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By Jade Brisset June 3, 2019

A Dream I Had When I Was Wide Awake

Illustrated by Sebastian Reardon

Tick tock tick tock, is it a bomb or is it a clock?

Born a long-forgotten forget-me-not

With an electric fence for a heart and a barbed wire brain

 

Decapitating barbie dolls on the kitchen floor

Or another new toy that I simply can’t wait to destroy

Troubled child, evil child, go play in your room child

 

Growing up into disputed territory between me, myself and I

Marked with love bites and hate speech

Often spoken of but rarely spoken to

Some days away at the beach but most days at war

 

With an army led by a self-destructive commander in a silky night gown

Demanding you march into the ocean and never look back

No amount of swimming will keep you from feeling like you’re drowning

One day, you won’t wake yourself up to the ticking of the clock

 

 

 

You will come to the realization that people truly are open-books,

Only written in a dead language

Talking constantly without ever saying much at all

Still under the enforced, mundane delusion that pain is beautiful

 

Longing for stillness while aching for havoc

Reminiscent of being coaxed by impurities although never acknowledging it

I no longer think I owe this cultural wasteland a repressible form of beauty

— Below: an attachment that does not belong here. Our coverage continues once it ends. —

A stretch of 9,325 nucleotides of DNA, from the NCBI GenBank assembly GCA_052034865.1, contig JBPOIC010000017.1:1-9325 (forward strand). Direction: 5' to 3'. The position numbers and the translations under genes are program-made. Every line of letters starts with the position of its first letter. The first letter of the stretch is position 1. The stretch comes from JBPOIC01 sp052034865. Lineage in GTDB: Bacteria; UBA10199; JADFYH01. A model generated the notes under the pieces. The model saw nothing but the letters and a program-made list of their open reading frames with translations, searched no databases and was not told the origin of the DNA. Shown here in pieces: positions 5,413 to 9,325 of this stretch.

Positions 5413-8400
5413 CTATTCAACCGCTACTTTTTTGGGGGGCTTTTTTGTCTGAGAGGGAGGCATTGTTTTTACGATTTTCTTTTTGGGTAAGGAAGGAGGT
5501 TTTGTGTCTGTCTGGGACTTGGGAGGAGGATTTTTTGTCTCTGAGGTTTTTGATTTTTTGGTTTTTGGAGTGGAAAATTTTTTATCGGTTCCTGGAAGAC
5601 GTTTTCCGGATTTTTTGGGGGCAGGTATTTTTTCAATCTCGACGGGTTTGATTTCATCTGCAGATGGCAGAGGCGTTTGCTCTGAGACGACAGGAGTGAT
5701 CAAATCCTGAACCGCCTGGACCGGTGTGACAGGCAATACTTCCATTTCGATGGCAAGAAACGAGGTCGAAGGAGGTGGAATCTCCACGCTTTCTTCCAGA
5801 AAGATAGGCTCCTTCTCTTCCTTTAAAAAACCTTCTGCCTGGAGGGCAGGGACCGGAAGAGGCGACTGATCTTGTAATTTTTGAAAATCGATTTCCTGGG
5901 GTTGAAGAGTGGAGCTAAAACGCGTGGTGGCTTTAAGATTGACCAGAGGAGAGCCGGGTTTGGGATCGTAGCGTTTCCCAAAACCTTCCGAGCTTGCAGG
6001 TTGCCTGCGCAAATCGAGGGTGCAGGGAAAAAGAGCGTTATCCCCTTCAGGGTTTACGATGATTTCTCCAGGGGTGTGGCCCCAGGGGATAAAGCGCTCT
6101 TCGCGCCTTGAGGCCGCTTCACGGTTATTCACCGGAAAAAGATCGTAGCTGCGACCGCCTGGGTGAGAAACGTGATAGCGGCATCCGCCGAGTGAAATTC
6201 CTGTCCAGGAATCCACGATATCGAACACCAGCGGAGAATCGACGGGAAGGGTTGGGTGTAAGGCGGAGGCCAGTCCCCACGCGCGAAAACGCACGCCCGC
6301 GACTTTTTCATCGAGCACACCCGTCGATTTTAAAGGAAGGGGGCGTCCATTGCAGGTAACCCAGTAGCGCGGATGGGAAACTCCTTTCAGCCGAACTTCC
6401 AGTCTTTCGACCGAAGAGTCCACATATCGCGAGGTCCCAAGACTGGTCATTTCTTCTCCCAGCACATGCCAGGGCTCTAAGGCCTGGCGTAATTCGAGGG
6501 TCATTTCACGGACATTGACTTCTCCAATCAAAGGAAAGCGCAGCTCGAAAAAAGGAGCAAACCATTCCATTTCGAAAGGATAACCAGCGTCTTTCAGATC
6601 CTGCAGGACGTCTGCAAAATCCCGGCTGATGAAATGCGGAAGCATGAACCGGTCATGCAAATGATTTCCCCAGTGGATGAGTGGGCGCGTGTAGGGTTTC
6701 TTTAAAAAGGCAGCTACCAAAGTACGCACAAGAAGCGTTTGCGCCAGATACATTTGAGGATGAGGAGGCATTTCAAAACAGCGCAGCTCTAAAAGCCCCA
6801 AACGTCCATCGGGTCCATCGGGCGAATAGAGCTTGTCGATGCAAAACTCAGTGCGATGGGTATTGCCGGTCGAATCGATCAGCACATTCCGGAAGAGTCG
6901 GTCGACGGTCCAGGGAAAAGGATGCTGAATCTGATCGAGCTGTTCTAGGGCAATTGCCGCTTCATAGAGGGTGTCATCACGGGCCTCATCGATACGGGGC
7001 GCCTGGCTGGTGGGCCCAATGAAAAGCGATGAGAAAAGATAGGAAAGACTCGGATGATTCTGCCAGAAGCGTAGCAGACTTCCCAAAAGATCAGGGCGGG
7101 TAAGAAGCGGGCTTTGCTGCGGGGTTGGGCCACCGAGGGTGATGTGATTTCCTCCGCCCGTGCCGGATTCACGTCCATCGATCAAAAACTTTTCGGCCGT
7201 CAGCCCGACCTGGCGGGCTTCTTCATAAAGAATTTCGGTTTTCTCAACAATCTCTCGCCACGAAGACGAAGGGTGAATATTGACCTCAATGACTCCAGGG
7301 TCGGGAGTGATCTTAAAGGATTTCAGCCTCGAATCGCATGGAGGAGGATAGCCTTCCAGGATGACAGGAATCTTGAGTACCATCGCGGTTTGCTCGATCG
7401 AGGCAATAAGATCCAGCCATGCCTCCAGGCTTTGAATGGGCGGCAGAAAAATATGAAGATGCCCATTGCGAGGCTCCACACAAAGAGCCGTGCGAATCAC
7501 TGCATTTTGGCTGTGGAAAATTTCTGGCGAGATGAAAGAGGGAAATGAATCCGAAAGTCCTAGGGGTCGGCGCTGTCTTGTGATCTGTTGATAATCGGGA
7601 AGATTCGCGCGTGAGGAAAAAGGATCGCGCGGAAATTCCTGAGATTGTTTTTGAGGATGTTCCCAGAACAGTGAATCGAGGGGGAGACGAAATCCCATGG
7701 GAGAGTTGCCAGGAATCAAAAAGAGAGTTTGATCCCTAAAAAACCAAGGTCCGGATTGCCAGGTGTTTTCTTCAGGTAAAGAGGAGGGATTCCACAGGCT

Prepare for the silent revolution that is unapologetically losing yourself

 

Then again how petrifying words can be when nobody is saying anything at all

When you’re stranded in an empty room and yet people are finally talking to you

Yearning not to impulsively fill the silence with my fear of myself

Tick tock tick tock, always the bomb, never the clock

About the author

Jade Brisset is a 2nd Year Psychology Student.

About the illustrator

Sebastian Reardon is a first year Illustration student.

Comments

  1. space-default-avatar

    Adeline A.

    January 25, 2020

    There are so many aspects of the poem that I love. For one, the juxtaposition of images in the third stanza are really beautiful in the way that they demonstrate internal conflict. I also admire the way that the line “Demanding you march into the ocean and never look back” paints a truly majestic picture in the readers’ minds, especially since the line before it mentions a “silky night-gown.” I really love the way that the poem ends with the same idea that it started with—the clock-bomb because it proves how thoughtful you were while writing it. It ties all the ideas mentioned in the poem quite elegantly.

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